What is a Content Management System (CMS)?

A Content Management System (“CMS”) is software helping people create, manage, and edit digital content without specialised technical knowledge.

A CMS helps people without any coding knowledge publish content online, using an interface similar to navigating to Microsoft Word. Without a CMS, anyone who wanted to publish online would have to create a static HTML file and upload it to their server. 

Most companies use a CMS to run their website or blog, as different user roles and permissions are available. This means that a range of people within the organisation can publish and edit website content even if they do not have any programming knowledge. 

How does it work? 

Different users can log on and edit the back end of a CMS simultaneously. This means that while your marketing manager is creating a blog post, your data analyst could be studying your web traffic, and your customer service representative could be answering questions through a chatbot function – all at the same time.

A CMS can be beneficial when a company is keen to have an online presence but does not have the time or money to have a full-time in-house web developer or wants to have the flexibility to evolve their online presence as they grow.

Depending on the company’s needs, a CMS may have varying levels of user permissions, analytics and personalisation. It might have eCommerce functionality allowing users to purchase goods and services directly. Also, the CMS might deliver content across a range of multiple channels, such as mobile apps, social media and email. 

Why use a CMS? 

A key benefit of a CMS is that it is collaborative, with multiple users able to log onto the same CMS and produce, schedule or edit content that will then be published. Since the interface is typically based in a browser such as Chrome or Safari, the same CMS can be logged into from absolutely anywhere in the world by multiple users.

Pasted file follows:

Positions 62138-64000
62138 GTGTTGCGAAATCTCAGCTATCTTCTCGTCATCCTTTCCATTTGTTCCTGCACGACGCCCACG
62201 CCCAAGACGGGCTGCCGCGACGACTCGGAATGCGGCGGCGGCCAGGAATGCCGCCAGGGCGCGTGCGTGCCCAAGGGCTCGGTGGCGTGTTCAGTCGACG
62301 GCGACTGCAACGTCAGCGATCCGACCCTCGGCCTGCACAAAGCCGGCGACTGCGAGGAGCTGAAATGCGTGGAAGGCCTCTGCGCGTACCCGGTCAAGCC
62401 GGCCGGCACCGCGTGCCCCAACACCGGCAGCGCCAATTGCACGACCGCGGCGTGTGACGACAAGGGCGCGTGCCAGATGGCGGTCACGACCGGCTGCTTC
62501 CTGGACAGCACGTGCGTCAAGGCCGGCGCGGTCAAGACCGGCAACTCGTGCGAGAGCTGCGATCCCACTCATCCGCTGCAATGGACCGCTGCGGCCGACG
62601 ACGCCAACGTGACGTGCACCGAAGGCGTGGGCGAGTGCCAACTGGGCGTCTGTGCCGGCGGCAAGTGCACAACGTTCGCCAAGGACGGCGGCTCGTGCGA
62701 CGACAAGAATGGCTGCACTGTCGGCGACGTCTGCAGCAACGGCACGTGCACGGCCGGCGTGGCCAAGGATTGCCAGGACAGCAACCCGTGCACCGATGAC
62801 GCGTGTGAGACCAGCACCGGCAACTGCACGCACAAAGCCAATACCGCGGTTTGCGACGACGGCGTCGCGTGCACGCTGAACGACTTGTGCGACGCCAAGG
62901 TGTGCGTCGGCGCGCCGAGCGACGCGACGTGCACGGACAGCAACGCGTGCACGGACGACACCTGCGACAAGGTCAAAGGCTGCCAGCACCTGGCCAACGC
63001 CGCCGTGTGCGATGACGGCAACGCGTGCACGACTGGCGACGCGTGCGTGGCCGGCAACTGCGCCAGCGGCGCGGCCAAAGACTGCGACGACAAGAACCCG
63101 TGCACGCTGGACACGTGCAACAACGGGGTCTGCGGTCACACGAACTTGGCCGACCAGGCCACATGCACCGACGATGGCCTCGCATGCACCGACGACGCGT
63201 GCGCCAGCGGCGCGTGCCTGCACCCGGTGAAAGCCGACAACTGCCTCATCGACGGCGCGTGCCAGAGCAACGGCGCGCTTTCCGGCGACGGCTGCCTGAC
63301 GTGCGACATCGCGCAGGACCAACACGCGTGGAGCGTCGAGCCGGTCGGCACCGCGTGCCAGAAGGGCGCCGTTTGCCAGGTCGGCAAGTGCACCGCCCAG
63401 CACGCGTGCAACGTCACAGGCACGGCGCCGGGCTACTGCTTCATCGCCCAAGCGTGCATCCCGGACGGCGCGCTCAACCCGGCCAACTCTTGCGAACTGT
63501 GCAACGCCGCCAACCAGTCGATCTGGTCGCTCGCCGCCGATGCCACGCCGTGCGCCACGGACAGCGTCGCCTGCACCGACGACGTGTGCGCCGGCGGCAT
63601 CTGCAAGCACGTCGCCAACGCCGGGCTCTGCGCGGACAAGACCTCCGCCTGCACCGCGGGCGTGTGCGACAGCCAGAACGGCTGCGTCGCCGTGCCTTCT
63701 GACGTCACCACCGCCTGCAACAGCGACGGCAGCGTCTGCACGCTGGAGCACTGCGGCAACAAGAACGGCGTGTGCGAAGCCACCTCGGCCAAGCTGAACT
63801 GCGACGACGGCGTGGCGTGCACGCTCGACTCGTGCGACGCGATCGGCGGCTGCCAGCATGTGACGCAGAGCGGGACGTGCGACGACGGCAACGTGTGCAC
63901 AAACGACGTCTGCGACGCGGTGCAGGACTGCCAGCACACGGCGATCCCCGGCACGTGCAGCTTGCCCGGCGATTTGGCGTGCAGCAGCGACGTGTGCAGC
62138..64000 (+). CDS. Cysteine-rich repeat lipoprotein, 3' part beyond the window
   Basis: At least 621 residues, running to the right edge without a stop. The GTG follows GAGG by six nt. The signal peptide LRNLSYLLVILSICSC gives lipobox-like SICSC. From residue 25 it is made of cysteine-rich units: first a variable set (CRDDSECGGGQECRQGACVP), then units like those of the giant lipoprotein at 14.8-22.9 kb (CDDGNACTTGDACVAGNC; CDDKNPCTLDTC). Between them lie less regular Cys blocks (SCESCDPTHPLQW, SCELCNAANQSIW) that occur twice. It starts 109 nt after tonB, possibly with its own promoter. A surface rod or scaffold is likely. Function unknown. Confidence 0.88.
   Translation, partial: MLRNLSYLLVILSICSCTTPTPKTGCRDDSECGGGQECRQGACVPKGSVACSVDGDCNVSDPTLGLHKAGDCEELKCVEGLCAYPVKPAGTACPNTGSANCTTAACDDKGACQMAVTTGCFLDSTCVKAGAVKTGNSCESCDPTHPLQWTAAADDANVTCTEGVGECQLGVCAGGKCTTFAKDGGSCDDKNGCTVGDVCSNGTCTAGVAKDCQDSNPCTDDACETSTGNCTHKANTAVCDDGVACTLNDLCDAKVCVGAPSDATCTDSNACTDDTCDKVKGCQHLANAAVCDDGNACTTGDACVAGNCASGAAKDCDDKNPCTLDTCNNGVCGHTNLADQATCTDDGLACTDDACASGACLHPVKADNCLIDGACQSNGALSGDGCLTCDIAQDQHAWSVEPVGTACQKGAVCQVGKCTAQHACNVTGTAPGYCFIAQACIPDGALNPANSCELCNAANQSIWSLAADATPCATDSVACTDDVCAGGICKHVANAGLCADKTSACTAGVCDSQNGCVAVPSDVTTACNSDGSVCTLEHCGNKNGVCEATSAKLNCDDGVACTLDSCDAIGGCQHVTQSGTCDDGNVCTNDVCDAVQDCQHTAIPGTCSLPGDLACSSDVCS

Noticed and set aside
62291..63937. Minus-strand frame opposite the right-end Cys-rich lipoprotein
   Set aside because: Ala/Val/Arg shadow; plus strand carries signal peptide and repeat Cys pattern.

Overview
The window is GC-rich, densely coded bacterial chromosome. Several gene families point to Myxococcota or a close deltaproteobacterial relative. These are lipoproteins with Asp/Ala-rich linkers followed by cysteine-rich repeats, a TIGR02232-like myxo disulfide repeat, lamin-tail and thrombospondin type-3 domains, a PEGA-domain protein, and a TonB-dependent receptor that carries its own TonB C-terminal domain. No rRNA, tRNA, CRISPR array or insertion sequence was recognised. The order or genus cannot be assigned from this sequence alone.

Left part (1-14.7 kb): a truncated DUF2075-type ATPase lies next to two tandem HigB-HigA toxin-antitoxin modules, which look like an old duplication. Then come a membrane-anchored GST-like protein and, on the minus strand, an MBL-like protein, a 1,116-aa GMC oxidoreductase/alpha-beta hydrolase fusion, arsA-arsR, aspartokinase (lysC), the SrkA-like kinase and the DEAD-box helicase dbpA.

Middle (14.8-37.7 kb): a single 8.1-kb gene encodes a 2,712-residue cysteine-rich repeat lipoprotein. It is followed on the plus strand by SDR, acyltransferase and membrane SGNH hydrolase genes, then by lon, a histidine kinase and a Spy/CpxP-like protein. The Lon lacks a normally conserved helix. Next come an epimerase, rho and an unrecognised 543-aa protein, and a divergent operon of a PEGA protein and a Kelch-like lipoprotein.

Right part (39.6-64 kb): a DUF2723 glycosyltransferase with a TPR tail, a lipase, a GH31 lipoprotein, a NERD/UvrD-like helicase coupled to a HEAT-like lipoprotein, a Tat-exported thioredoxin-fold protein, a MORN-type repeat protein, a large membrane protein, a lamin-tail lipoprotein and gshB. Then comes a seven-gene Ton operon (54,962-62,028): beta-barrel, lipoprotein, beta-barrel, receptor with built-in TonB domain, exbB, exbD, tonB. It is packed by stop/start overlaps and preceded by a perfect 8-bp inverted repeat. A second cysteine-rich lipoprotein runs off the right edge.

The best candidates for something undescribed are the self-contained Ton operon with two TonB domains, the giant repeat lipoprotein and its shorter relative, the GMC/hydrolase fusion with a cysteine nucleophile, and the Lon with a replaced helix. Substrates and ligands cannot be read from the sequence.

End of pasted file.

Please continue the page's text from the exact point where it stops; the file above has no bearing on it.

Another crucial advantage of a CMS is that it is relatively easy to use. Even without any technical knowledge, you can produce and update web content simply and easily through drag-and-drop functions that enable uploading text, images, and multimedia. 

Lastly, CMS platforms typically come with features that optimise your site for search engines like Google, allowing for customising page titles and meta descriptions, SEO-friendly URL structures, and speedy page load times. 

What are some examples? 

WordPress: WordPress is the world’s most popular content management system and powers 43% of all the websites on the web (over one-third of the Internet). While it might not be the best solution for everyone, it is generally the most user-friendly, future-proof, and flexible option, with the best support. They have the most extensive plugin library, enabling sophisticated functionality and third-party integrations. 

Squarespace: This option allows you to sign up in less than a minute. Instead of registering, hosting, or purchasing a domain name, you just have to register for a Squarespace account, and the rest is automatically done for you. The next step beyond that is selecting a template for how the site will look, and the beauty of Squarespace templates is what sets it apart: they have been shortlisted and won Webby awards for the best visual design. 

Wix: While Wix is a CMS in that it allows content management online, it is also a website builder with intuitive and powerful drag-and-drop tools to help companies create the exact design they are after, even without any technical knowledge. More than 21 million mobile sites use Wix, demonstrating its multi-platform functionality, many of them being online stores that need attractive storefront designs to grow their eCommerce businesses.